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Ruins of Achaemenid Gardens Discovered Near Persepolis




27 September 2005



Archaeologists of the Parseh and Pasargadae Research Foundation have recently discovered the ruins of Achaemenid gardens near Persepolis at a site named Pardis, the Persian service of the Cultural Heritage News (CHN) agency reported on Tuesday.


The discovery was made through the use of geophysical equipment.


Some parts of the ruins were damaged in 1971 during the celebration of 2,500 years of Imperial Regime in Iran.


There had been a trend toward the establishment of splendid gardens during the Achaemenid era, which is believed to have been originated by Cyrus the Great. Dubbed Pairidaeza, the gardens were established beside the Achaemenid palaces. The word “paradise” has been derived from the Avestan Persian word Pairidaeza.


“Today, geophysical equipment enables us to discover some artifacts and architectural structures buried under the upper level of ancient sites without excavation. This equipment shows that there are ruins of a number of gardens in Pardis which date back to the Achaemenid era,” Parseh and Pasargadae Research Foundation Director Mohammad-Hassan Talebian said.


“We have also identified the irrigation canals of the gardens. A similar system had already been discovered near Pasargadae, by which the myth of the Pairidaeza of Cyrus the Great came true,” he added.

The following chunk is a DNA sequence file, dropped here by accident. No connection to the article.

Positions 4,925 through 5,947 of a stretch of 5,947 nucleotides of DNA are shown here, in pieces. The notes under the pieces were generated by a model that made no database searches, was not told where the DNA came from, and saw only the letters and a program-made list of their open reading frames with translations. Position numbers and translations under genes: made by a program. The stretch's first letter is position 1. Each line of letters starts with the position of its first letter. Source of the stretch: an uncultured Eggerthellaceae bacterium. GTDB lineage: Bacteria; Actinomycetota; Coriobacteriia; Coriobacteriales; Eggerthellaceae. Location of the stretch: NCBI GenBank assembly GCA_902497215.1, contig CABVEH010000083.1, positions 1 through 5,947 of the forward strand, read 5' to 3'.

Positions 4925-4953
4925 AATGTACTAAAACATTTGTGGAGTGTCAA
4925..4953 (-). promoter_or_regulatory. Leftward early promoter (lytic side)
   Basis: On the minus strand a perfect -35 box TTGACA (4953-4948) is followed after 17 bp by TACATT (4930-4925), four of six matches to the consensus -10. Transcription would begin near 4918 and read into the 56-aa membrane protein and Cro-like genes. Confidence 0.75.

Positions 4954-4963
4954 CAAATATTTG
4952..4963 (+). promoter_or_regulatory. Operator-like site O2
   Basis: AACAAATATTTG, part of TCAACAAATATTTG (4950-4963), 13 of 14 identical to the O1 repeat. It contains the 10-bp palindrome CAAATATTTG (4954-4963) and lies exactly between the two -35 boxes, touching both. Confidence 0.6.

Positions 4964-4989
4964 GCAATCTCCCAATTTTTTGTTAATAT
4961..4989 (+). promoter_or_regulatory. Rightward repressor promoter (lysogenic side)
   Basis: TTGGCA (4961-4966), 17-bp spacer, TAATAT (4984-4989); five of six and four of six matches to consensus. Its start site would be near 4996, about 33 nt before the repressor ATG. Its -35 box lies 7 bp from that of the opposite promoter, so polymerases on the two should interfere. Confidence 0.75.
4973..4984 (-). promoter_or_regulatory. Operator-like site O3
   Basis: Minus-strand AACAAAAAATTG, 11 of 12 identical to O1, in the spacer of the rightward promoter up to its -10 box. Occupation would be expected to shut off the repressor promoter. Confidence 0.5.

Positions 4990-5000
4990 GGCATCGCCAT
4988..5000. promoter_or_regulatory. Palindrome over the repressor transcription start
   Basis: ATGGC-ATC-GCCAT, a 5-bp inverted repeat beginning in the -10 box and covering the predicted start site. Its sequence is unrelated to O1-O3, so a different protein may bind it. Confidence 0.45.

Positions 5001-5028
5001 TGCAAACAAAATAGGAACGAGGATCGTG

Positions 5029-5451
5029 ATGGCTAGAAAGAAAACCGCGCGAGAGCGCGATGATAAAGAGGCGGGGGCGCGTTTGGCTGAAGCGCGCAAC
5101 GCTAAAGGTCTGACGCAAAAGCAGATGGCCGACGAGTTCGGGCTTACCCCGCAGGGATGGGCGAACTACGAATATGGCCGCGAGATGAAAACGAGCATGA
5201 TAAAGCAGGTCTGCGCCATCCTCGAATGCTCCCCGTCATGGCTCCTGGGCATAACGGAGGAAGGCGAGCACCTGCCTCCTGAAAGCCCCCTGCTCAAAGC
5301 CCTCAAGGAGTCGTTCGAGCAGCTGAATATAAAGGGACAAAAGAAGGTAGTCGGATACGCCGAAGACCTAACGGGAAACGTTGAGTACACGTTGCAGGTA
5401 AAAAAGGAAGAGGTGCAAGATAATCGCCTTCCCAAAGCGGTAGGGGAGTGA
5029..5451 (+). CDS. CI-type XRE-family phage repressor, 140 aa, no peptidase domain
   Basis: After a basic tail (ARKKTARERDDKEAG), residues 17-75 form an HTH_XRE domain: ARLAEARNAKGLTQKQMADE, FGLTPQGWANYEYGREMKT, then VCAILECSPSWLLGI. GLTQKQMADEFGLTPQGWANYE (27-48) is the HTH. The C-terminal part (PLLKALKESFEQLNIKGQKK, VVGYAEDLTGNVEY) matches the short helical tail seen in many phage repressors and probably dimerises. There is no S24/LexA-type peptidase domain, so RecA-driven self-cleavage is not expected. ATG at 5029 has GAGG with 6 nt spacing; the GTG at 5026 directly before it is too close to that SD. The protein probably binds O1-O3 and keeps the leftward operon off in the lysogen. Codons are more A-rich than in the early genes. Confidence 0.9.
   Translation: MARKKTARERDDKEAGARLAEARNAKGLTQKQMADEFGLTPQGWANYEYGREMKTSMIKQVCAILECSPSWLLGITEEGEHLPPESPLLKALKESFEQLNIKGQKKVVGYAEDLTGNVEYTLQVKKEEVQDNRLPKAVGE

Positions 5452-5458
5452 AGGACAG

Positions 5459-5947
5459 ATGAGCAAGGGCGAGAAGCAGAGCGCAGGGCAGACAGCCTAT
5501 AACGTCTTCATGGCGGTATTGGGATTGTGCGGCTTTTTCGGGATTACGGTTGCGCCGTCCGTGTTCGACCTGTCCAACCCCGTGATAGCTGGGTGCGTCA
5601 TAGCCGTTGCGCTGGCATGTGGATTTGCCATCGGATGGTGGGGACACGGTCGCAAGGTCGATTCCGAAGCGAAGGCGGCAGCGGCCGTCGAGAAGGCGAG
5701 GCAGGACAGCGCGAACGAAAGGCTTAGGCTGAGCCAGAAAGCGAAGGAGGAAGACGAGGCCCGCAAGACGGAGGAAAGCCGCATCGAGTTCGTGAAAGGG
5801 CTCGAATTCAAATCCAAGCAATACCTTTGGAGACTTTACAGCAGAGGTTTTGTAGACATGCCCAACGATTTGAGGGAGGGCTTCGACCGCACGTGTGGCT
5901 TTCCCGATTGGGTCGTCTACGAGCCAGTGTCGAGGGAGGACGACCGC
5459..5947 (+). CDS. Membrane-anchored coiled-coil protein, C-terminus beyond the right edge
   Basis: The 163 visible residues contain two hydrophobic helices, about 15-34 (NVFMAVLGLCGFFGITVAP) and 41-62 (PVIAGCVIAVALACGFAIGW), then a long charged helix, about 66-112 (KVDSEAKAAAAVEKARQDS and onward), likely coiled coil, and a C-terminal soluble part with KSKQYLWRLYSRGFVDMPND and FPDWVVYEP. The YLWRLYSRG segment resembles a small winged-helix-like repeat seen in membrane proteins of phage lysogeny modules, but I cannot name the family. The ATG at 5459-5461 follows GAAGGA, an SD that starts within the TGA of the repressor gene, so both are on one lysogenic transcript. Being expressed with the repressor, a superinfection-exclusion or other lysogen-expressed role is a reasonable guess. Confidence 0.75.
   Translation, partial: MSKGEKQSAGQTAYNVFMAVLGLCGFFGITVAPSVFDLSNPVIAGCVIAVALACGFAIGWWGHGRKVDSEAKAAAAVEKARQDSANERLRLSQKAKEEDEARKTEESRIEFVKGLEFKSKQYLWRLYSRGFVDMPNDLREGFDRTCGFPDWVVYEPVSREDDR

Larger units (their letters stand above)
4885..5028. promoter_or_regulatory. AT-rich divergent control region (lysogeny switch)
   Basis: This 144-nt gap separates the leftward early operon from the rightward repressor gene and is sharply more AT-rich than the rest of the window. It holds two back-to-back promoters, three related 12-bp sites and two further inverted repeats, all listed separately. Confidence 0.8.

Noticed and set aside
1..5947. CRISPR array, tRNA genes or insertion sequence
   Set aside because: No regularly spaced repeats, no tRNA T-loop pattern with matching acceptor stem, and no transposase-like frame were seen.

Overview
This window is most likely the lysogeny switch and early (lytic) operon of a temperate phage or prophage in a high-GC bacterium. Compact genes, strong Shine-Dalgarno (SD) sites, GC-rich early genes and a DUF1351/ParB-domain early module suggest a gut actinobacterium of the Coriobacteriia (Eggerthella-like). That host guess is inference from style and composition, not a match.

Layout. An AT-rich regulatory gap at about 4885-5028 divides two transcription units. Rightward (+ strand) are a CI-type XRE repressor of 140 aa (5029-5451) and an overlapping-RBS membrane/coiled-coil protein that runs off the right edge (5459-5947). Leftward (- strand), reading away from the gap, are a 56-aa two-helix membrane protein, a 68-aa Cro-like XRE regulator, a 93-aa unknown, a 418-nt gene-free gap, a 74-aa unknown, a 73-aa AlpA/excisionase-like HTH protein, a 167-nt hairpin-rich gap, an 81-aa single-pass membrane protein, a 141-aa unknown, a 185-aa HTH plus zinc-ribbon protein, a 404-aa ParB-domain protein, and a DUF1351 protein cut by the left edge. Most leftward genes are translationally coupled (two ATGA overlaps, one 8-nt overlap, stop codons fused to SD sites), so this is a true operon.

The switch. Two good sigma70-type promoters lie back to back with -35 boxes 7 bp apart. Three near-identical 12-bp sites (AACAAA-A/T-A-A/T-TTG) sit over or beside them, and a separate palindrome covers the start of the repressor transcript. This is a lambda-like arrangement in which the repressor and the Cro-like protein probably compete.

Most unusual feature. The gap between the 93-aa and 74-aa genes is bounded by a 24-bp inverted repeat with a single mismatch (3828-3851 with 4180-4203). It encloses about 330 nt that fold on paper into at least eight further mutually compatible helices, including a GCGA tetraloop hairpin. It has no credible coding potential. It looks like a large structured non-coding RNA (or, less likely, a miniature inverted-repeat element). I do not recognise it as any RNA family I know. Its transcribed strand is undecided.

The site had been seriously damaged before the Islamic Revolution by the royal tents pitched for the 2500-Year Celebrations. In addition, the damage has been intensified since some parts of the site were covered with asphalt after 1979 Revolution, Talebian explained.


“If adequate funds are provided, our foundation will begin excavations at the Pardis site,” he said


The foundation plans to set up a tent at the ancient site in order to introduce it to visitors of Persepolis. The tent will be set up in the place where the royal tents had previously been pitched to prevent further destruction of the site.  




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